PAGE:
Oklahoma State University Department of Communication Sciences and Disorders
Total Source for Hearing-loss and Access
Pathways Therapy Center
John W. Keys Speech and Hearing Center
Oklahoma City, 405.271.4214
The partners below are mobility dealers offering vans, scooters and adaptive equipment for your current vehicle. They don’t loan vehicles but can demonstrate all capabilities of the equipment.
Handicapped Vehicle Services
Newby Vance Mobility Sales and Service
United Access, Mobility for Living... Services for Life!
Oklahoma City, 888.939.1010 (toll-free)
OSU Department of Wellness
1514 W. Hall of Fame
Stillwater, OK 74078
Ph: 405.744.9748 or 888.885.5588 (V/TTY)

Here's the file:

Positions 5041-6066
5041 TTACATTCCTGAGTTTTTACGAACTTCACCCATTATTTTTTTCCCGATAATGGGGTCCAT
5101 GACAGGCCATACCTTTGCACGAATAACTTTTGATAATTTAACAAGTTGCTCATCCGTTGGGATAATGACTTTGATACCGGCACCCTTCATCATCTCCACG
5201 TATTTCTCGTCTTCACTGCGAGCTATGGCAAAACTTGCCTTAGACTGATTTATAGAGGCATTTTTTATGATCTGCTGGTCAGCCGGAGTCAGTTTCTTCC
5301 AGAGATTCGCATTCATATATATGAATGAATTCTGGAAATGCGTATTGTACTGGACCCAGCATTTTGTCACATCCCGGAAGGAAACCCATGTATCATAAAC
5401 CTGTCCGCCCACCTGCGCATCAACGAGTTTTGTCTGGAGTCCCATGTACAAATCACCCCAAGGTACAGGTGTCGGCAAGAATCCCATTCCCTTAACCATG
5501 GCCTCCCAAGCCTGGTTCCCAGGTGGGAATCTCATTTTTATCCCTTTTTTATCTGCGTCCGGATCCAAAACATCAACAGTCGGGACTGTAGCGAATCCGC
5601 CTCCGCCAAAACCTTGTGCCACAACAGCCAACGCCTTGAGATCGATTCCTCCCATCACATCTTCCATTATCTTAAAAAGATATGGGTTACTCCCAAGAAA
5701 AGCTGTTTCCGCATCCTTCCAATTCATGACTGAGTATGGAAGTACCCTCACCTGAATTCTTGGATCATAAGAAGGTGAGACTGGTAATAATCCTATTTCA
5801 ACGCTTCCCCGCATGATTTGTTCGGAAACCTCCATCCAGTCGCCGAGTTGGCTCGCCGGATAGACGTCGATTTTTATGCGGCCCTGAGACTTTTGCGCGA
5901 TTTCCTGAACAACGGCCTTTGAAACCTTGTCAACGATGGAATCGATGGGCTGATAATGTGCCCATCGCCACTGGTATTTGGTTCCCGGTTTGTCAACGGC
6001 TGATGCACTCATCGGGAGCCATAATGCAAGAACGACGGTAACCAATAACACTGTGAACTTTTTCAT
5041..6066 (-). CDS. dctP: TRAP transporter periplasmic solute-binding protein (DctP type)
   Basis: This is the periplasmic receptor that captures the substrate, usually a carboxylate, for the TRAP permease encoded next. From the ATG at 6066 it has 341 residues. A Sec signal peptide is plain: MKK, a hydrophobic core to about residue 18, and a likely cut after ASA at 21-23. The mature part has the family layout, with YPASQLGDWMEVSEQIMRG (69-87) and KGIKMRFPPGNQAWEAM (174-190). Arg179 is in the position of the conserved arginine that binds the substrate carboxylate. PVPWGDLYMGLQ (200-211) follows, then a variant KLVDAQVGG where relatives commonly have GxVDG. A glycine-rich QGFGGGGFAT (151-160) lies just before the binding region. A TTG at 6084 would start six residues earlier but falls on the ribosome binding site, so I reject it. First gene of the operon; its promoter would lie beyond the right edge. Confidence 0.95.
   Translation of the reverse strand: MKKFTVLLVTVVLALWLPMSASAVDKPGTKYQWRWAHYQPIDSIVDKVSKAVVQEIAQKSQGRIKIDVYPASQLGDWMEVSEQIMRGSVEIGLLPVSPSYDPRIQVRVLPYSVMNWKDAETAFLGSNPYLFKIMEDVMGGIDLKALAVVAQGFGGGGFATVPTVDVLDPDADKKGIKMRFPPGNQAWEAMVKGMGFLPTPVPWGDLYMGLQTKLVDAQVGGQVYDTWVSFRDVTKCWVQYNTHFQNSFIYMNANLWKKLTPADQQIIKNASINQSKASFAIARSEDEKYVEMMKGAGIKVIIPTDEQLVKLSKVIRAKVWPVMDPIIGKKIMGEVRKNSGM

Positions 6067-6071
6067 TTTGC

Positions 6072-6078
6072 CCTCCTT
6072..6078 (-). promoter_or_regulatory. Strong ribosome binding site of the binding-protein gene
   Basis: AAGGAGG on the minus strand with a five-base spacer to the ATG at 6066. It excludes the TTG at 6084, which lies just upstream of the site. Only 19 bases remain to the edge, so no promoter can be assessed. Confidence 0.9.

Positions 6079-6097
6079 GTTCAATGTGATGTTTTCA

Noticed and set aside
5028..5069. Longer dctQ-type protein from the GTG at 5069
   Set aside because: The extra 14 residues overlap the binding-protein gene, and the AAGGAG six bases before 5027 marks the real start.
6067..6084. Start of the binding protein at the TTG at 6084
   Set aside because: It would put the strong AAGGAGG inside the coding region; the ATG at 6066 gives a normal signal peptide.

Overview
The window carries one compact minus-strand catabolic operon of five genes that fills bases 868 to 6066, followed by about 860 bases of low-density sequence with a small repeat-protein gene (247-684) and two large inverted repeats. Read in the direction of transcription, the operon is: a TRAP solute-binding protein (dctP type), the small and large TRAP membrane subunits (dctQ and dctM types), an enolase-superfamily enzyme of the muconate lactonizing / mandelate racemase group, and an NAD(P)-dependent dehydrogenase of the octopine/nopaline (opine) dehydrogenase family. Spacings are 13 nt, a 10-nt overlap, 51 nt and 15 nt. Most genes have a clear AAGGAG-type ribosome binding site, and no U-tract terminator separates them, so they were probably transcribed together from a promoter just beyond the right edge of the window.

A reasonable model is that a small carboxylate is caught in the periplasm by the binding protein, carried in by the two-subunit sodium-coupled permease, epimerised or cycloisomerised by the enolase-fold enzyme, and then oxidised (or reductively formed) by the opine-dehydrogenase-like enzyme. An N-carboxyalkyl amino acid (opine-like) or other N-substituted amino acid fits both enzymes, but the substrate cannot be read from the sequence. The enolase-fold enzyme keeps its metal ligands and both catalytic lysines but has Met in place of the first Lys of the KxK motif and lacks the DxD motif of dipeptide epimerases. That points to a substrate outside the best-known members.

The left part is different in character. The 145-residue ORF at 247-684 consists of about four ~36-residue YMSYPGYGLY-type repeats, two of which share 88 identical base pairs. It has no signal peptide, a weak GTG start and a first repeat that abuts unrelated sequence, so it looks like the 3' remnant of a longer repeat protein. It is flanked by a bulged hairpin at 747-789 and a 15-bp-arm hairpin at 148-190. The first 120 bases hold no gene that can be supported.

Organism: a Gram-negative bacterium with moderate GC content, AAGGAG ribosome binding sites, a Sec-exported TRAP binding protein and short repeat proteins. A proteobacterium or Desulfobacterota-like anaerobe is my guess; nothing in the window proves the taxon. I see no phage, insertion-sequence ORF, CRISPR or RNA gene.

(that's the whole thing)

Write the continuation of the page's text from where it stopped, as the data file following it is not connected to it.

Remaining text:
Todd Misener, Chief Wellness Office, OSU Department of Wellness
FEB 16 | Intermediate Level AT Support Team Workshop - Sand Springs
FEB 23 | TVI Training - Part 1 (Google Hangout) - Jenks
FEB 25 | AT Bootcamp for OSDE - 2500 N. Lincoln Blvd., OKC - Room 215
FEB 27 | Beginners AT Support Team Workshop - Sand Springs
MAR 7 | AT Discovery Webinar: “Vision” with Kimberly Berry
APR 11 | AT Discovery Webinar: “Seating, Positioning, Mobility” with Dina Anderson
This publication is available in alternative formats; please call 800.257.1705 (V/TTY) for more information. The Oklahoma State University Department of Wellness is the lead agency for Oklahoma ABLE Tech. ABLE Tech is funded through the Administration for Community Living of the U.S. Department of Health and Human Services, and maintains coordination and collaboration efforts with partners throughout the state of Oklahoma.